Machu Picchu is not an easy place to get to.
If you’re coming from anywhere outside Peru, your best-case scenario is a flight into Lima, a flight from Lima to Cusco, a two-hour train ride to Aguas Calientes (aka Machu Picchu Pueblo), then a twenty-minute bus to the top. You can “simplify” things by walking the Inca Trail starting anywhere from Cusco, which will cost you around $400 and five days of walking. This is all because, of course, the town of Aguas Calientes at the base of Machu Picchu is not accessible by car, and once you do get there, you have a pretty daunting climb to the site.
For us, getting to Machu Picchu meant driving to and leaving the van in Santa Teresa, taking a cab to the hydroelectric dam that serves as one of the train stops, and then walking in (about two and a half hours) along the tracks to Aguas Calientes. There, we stayed overnight in a hotel, left Milo there while we visited the site, and then did the trip in reverse, all the way back to Cusco. I found the drive from Cusco to Ollantaytambo (another stop on the train) to be much more rewarding–perhaps because so much less effort was involved.
Of course, I may be a little biased against the whole trek by now, since my last trip to Machu Picchu in January 2010 took a full week due to many misadventures. Heavy rains washed out the train, stranding my brother and I–along with some 2,000-odd tourists–in the small town of Aguas Calientes for five nights. We ended up getting airlifted out by helicopter. But that is another story altogether–yet another journey to Machu Picchu eclipsed by all the particulars.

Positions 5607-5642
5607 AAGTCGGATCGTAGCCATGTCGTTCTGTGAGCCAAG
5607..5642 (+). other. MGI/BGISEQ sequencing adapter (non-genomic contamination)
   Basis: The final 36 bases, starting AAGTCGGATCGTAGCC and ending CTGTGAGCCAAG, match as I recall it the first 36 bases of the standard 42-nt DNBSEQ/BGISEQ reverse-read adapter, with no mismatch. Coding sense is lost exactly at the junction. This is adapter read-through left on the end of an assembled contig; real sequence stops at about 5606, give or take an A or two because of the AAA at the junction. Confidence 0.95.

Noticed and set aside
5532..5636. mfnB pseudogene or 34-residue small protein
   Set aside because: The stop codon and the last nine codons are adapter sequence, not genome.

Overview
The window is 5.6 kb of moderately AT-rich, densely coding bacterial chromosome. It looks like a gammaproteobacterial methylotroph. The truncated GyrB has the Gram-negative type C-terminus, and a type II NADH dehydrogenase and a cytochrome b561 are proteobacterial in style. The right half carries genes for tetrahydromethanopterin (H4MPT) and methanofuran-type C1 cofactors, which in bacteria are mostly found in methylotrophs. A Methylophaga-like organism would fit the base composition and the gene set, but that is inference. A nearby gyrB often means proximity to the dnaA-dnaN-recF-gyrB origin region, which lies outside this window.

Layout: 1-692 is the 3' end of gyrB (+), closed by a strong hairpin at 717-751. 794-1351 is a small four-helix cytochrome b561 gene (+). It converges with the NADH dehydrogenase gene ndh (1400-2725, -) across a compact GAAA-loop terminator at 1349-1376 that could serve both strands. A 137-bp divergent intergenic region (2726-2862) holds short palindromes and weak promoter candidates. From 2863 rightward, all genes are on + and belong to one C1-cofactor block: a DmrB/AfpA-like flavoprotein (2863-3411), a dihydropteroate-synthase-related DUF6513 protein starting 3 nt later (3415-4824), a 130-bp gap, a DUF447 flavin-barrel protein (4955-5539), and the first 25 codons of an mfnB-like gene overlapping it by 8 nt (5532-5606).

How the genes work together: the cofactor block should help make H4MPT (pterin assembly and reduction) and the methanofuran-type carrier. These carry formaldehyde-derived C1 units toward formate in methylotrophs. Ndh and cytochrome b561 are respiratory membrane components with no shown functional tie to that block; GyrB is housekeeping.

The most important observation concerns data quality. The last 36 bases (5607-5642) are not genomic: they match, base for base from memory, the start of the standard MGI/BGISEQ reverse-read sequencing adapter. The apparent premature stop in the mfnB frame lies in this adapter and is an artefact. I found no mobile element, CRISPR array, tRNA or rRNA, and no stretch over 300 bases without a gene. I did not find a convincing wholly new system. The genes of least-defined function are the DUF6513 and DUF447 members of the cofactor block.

This time around, we at least got in and out as planned. The moral of the story is that we don’t visit Machu Picchu during the rainy season! Also, always pack a deck of cards in your day bag…you never know when a day trip might turn into a week-long stay. And, of course, the old adage proves itself: it’s not the destination, it’s the journey.
It is delightful to be back in Cusco. Camping Quinta Lala is a great site with great hosts who keep the place hospitable and clean. It’s a lovely walk down to the Plaza de Armas, where there always seems to be something going on. Another bonus is that it is right around the corner from Saqsaywaman, the city’s own formidable ruins.
In the campground we also got to meet up with a slew of other overlanders, including Camper Clan, Our Open Road, and Patagonia or Bust, just to name a few of the more online travelers. The last time I was here in Cusco, the city was a rainy, muddy mess. What a difference some sunshine makes! It is probably the most beautiful city we’ve visited since Guanajuato.
We plan to rest here for a few days before pushing on to Lake Titicaca, something my brother and I missed on our last trip because of the floods and our subsequent stranding at Machu Picchu. To close, here’s something we encountered on our drive last week: a mountain of dirt blocking the roadway. We were told that we would be allowed to pass in two-and-a-half hours, a relief for us, since we thought at first we’d have to go back all the way we’d come from.
The upside to this little delay was that I got some work done in the van, and Juan shared a beer with the truck driver behind us, who told us about a good spot to crash in the next town, Abancay.
Okay, and one photo of Milo meeting his first Peruvian hairless dog, of which there are many in Aguas Calientes.
More Peru photos at limpire.